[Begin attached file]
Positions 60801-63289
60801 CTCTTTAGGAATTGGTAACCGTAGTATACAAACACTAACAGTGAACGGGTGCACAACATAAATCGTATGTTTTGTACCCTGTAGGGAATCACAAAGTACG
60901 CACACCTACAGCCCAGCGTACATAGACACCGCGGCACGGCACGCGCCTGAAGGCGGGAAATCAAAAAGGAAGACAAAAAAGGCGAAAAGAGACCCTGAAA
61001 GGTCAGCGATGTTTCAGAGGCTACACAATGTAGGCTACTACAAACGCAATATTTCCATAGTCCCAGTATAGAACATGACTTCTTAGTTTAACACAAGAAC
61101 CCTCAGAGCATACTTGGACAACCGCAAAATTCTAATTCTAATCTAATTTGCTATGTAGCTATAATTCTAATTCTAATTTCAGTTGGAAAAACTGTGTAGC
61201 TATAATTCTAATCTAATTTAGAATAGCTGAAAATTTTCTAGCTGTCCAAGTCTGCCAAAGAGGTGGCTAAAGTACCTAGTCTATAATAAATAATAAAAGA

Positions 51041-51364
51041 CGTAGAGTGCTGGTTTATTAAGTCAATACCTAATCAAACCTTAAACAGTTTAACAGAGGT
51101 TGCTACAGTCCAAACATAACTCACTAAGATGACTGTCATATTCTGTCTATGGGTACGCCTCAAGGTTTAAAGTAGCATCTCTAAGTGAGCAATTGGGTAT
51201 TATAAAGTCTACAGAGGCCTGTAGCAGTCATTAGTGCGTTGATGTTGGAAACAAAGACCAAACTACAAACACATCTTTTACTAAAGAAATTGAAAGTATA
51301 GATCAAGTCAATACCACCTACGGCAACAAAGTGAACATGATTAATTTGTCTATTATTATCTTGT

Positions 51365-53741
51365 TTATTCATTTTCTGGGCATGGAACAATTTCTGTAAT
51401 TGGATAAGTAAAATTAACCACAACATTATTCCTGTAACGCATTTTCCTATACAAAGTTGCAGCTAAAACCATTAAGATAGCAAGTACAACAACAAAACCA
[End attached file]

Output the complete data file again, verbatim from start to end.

Positions 60801-63289
60801 CTCTTTAGGAATTGGTAACCGTAGTATACAAACACTAACAGTGAACGGGTGCACAACATAAATCGTATGTTTTGTACCCTGTAGGGAATCACAAAGTACG
60901 CACACCTACAGCCCAGCGTACATAGACACCGCGGCACGGCACGCGCCTGAAGGCGGGAAATCAAAAAGGAAGACAAAAAAGGCGAAAAGAGACCCTGAAA
61001 GGTCAGCGATGTTTCAGAGGCTACACAATGTAGGCTACTACAAACGCAATATTTCCATAGTCCCAGTATAGAACATGACTTCTTAGTTTAACACAAGAAC
61101 CCTCAGAGCATACTTGGACAACCGCAAAATTCTAATTCTAATCTAATTTGCTATGTAGCTATAATTCTAATTCTAATTTCAGTTGGAAAAACTGTGTAGC
61201 TATAATTCTAATCTAATTTAGAATAGCTGAAAATTTTCTAGCTGTCCAAGTCTGCCAAAGAGGTGGCTAAAGTACCTAGTCTATAATAAATAATAAAAGA

Positions 51041-51364
51041 CGTAGAGTGCTGGTTTATTAAGTCAATACCTAATCAAACCTTAAACAGTTTAACAGAGGT
51101 TGCTACAGTCCAAACATAACTCACTAAGATGACTGTCATATTCTGTCTATGGGTACGCCTCAAGGTTTAAAGTAGCATCTCTAAGTGAGCAATTGGGTAT
51201 TATAAAGTCTACAGAGGCCTGTAGCAGTCATTAGTGCGTTGATGTTGGAAACAAAGACCAAACTACAAACACATCTTTTACTAAAGAAATTGAAAGTATA
51301 GATCAAGTCAATACCACCTACGGCAACAAAGTGAACATGATTAATTTGTCTATTATTATCTTGT

Positions 51365-53741
51365 TTATTCATTTTCTGGGCATGGAACAATTTCTGTAAT
51401 TGGATAAGTAAAATTAACCACAACATTATTCCTGTAACGCATTTTCCTATACAAAGTTGCAGCTAAAACCATTAAGATAGCAAGTACAACAACAAAACCA